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Are You At Risk for Diabetes?

If you're overweight, don't exercise or have close relatives with diabetes, it may be time to get tested.


Diabetes is a chronic condition in which the body produces too little insulin or can't use available insulin efficiently. Insulin is a hormone vital to helping the body use digested food for growth and energy.

You are at higher risk for developing diabetes if you are overweight, don't exercise and are over 30 or have close relatives with diabetes, especially Type 2 diabetes—where the pancreas makes insulin, but the body does not respond to it properly (insulin resistance). Higher-risk ethnic groups include African American, Latino/Hispanic, Native American, Alaskan Native, Asian or Pacific Islander American.

The term "prediabetes" describes an increasingly common condition in which blood glucose (also called blood sugar) levels are higher than normal but are not yet diabetic. About 86 million Americans have prediabetes, in addition to the 29.1 million with diabetes. Prediabetes is now recognized as a risk factor for developing diabetes later in life. Get tips to fend off prediabetes now.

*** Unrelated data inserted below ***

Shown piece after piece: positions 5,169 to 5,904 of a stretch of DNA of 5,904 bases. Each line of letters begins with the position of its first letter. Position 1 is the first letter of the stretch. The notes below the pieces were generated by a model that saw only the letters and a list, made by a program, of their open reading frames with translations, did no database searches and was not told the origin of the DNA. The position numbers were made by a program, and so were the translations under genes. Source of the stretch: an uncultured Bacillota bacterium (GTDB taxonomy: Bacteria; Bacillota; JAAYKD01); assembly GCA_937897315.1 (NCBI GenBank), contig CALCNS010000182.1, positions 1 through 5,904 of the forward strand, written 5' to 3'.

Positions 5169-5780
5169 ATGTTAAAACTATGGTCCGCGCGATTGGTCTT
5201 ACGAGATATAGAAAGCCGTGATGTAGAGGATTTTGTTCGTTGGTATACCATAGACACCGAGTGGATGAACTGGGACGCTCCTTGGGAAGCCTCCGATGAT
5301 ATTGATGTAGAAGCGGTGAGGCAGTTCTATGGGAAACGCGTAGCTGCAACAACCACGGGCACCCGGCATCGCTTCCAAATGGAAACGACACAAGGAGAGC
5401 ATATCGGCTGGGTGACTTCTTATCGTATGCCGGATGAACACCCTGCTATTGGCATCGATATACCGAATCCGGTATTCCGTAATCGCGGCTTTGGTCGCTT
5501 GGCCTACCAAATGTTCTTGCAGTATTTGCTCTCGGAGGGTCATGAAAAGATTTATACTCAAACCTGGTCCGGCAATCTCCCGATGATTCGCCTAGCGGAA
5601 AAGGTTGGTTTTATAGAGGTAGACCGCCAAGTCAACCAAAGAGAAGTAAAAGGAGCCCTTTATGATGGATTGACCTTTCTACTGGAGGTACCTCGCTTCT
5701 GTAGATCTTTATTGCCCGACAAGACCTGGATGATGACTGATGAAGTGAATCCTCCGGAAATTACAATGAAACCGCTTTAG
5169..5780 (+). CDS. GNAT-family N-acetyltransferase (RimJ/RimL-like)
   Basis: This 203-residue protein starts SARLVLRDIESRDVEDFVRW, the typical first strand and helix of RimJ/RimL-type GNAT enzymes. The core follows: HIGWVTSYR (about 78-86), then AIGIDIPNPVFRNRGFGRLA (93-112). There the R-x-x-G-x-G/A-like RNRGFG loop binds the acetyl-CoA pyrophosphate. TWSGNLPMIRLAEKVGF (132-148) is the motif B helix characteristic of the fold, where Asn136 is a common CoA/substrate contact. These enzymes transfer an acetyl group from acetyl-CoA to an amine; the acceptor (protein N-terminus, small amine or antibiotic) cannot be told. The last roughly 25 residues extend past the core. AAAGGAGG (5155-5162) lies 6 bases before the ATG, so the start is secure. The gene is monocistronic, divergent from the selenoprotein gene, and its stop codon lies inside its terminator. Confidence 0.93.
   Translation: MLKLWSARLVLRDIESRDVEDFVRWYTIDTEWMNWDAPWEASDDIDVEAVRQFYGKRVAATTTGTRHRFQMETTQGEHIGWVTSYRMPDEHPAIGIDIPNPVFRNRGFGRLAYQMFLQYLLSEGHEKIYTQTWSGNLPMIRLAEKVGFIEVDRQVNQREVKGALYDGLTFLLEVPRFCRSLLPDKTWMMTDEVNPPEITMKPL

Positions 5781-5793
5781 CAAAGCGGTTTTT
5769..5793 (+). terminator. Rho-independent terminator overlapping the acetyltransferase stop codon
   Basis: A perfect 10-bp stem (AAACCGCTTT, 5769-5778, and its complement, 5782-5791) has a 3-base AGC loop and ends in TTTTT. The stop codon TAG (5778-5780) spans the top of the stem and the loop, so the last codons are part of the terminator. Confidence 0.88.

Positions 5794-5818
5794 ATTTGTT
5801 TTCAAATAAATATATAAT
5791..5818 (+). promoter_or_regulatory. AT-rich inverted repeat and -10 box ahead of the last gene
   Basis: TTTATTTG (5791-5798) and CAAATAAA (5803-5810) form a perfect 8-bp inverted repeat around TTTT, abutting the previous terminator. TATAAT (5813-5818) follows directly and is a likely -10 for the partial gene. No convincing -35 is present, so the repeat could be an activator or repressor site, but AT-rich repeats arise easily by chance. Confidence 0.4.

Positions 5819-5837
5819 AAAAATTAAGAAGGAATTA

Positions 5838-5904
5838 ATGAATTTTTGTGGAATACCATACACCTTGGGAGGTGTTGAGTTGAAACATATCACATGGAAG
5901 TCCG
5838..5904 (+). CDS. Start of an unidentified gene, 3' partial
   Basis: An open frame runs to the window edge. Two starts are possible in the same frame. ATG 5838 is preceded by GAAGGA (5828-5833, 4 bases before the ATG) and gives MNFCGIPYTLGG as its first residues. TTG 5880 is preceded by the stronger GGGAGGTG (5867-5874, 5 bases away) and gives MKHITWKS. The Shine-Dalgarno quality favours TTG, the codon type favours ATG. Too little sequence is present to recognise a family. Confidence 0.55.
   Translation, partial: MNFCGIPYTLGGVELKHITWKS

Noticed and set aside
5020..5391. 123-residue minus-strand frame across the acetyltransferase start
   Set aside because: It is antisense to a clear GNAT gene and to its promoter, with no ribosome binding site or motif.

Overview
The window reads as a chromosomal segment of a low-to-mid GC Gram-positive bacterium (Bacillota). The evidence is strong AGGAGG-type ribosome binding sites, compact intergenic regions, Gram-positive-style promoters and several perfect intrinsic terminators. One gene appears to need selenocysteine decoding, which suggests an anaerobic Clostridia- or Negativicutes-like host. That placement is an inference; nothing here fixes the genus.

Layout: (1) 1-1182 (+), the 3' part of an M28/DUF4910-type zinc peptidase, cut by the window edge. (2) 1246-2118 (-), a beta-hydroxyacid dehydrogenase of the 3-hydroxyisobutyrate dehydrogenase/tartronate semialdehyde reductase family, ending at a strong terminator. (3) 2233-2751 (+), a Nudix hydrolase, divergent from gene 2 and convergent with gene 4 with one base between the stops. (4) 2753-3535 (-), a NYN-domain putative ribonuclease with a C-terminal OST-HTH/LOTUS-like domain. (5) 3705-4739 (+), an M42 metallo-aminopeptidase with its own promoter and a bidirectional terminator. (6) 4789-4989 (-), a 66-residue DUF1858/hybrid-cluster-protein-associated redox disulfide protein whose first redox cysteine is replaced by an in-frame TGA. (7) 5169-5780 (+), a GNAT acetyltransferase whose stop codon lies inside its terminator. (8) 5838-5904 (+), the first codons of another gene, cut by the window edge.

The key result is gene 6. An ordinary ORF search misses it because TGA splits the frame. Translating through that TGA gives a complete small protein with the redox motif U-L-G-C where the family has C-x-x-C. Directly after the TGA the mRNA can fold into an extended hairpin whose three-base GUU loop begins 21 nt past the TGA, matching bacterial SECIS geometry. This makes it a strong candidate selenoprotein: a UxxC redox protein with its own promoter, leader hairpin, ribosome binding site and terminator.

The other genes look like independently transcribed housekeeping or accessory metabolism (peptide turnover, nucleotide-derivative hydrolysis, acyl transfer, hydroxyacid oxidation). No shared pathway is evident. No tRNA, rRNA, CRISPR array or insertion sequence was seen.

If you are 45 or older, you should be screened for diabetes. A normal initial test should be followed up with retesting at three-year intervals or at the frequency recommended by your health care professional based on your personal health history and other risk factors you may have.

For individuals at high risk for developing diabetes, the guidelines issued by leading health professional organizations recommend that screening begin at age 30. These conditions, in addition to those described above, can raise your risk of developing diabetes.

  • Having blood pressure at or above 140/90 mm/Hg
  • Having abnormal blood fat levels, such as high-density lipoproteins (HDL) less than 40 mg/dL or triglycerides greater than 200 mg/dL
  • Test results showing impaired glucose tolerance or impaired fasting glucose (between 100 and 125 mg/dL after an overnight fast) and a blood glucose level of 140-199 mg/dl two hours after drinking the glucose drink provided in the oral glucose tolerance test (OGTT).
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